Workers leave an office building in Jakarta after the quake
A powerful earthquake has struck off the Indonesian island of Java, killing 44 people, officials say.
More than 300 have been injured and it is feared the death toll will rise as many homes have reportedly been buried by a landslide triggered by the quake.
More than 700 houses were badly damaged by the magnitude 7.0 quake, a social affairs ministry official told AP.
The quake struck around 1500 (0800 GMT). Its epicentre was offshore, 115km (70 miles) south-west of Tasikmalaya.
Medical teams have been dispatched to the city, where damaged properties included the mayor's home and a mosque.
The tremors were felt in the capital, Jakarta, 200km to the north, where hundreds fled into the streets from offices and shops.
A local tsunami alert was issued but revoked shortly afterwards.
Swaying and shaking
One badly hit area was the district of Cianjur, about 100km south of Jakarta, where a landslide has left 40 people missing, feared dead.
Others were killed when buildings collapsed in Tasikmalaya and in the town of Sukabumi.
One villager near Tasikmalaya told Reuters news agency: "Many houses are flattened... Only the wooden houses remain standing. Many villagers are injured, covered in blood."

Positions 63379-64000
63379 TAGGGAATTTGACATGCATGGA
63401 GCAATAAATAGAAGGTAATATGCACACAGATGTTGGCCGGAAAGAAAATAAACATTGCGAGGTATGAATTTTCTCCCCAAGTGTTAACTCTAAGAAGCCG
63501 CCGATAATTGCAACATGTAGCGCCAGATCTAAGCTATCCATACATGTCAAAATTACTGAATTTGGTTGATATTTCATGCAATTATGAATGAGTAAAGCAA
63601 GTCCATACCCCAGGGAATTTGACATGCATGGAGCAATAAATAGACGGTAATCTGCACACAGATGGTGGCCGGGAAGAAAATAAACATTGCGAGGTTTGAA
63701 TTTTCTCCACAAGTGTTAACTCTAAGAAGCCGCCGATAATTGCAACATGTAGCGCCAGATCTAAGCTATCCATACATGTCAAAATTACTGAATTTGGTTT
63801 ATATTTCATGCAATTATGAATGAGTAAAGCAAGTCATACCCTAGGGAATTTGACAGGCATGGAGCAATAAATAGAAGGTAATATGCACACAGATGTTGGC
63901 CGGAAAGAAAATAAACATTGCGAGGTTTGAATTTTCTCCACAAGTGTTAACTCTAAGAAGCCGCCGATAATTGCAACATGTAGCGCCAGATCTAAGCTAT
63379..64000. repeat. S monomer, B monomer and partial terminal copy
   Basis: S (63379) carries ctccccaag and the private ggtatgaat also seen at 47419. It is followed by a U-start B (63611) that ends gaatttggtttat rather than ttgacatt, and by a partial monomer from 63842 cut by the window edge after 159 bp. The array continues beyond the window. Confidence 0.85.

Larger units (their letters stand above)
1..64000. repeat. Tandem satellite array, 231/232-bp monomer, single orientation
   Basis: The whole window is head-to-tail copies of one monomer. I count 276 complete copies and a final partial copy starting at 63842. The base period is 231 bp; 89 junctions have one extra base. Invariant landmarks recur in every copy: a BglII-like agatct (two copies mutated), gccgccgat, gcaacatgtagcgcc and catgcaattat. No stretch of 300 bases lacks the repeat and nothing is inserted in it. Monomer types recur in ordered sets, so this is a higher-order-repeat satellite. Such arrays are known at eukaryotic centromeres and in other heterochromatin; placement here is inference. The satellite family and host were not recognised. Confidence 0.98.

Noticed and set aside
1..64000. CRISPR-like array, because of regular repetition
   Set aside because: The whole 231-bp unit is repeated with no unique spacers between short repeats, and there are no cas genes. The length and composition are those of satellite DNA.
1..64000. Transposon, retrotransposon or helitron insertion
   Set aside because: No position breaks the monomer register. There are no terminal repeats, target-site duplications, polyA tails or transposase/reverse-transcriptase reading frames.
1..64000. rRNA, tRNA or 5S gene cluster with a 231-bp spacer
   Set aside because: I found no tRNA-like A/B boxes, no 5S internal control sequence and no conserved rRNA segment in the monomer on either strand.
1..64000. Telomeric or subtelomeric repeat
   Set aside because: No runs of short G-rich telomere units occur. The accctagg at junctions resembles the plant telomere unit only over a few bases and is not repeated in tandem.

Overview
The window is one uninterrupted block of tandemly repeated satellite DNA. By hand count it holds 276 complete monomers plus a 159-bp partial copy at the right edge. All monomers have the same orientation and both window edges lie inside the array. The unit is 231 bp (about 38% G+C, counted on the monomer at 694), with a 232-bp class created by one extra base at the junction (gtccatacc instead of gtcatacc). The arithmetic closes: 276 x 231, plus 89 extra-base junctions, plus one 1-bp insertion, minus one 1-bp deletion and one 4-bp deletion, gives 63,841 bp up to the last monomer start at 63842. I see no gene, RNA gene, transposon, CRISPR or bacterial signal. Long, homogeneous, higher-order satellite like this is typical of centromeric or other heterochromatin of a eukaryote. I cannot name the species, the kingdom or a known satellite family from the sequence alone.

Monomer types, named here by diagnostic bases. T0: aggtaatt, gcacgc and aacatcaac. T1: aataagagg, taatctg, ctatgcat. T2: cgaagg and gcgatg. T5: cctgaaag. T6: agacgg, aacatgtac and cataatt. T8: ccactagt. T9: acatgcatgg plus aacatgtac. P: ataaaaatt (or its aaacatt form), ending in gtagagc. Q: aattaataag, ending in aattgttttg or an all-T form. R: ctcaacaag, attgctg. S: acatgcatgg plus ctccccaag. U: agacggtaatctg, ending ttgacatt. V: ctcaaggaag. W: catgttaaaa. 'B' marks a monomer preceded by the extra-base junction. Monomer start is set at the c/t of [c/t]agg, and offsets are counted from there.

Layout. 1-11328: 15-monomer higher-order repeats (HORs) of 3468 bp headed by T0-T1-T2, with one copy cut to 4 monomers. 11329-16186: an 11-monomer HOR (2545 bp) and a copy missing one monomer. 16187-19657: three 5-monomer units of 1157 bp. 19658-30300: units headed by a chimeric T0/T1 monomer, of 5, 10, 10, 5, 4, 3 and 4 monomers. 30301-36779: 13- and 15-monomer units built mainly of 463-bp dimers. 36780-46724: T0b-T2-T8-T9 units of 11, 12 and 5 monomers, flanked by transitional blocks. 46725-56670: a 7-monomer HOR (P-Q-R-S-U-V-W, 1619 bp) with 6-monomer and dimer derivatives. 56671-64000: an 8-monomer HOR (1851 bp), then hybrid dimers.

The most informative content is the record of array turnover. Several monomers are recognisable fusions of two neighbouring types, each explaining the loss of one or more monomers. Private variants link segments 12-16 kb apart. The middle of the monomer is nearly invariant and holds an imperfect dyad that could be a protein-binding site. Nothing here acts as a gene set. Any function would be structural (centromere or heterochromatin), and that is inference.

Priyadi Kardono, from the National Disaster Mitigation Agency, told Reuters the death toll could rise as communication with many more remote areas had not been re-established.
"Communications with the coastal areas were completely cut... No reports have come from those areas, although we assume those were the most affected ones."
Rescue teams in many areas of West Java were said to be clearing away rubble to try to find survivors, local media said.
In Jakarta, one eyewitness, who gave his name as Jonathan, told the BBC News website he was on the 28th floor of an office block when the quake struck.
"I went into the meeting room and took shelter under the table," he said. "It went on for about a minute I think - scary.
"It was like being in a boat on rough water, the building swaying from side to side. The doors were flapping, books fell off piles," he said.
At least 27 people were injured in the capital, officials said.
The quake was also felt 500km away from its epicentre in Surabaya, Indonesia's second-largest city, and on the resort island of Bali.
Seismologists recorded a slight rise in the sea level at Pelabuhan Ratu off the west of the island following the quake, indicating there had been a small tsunami.
In December 2004, an earthquake off the coast of Sumatra in Indonesia triggered a tsunami that killed more than 200,000 people around Asia.
Indonesia sits on the Pacific Ring of Fire, one of the most active areas for earthquakes and volcanic activity in the world.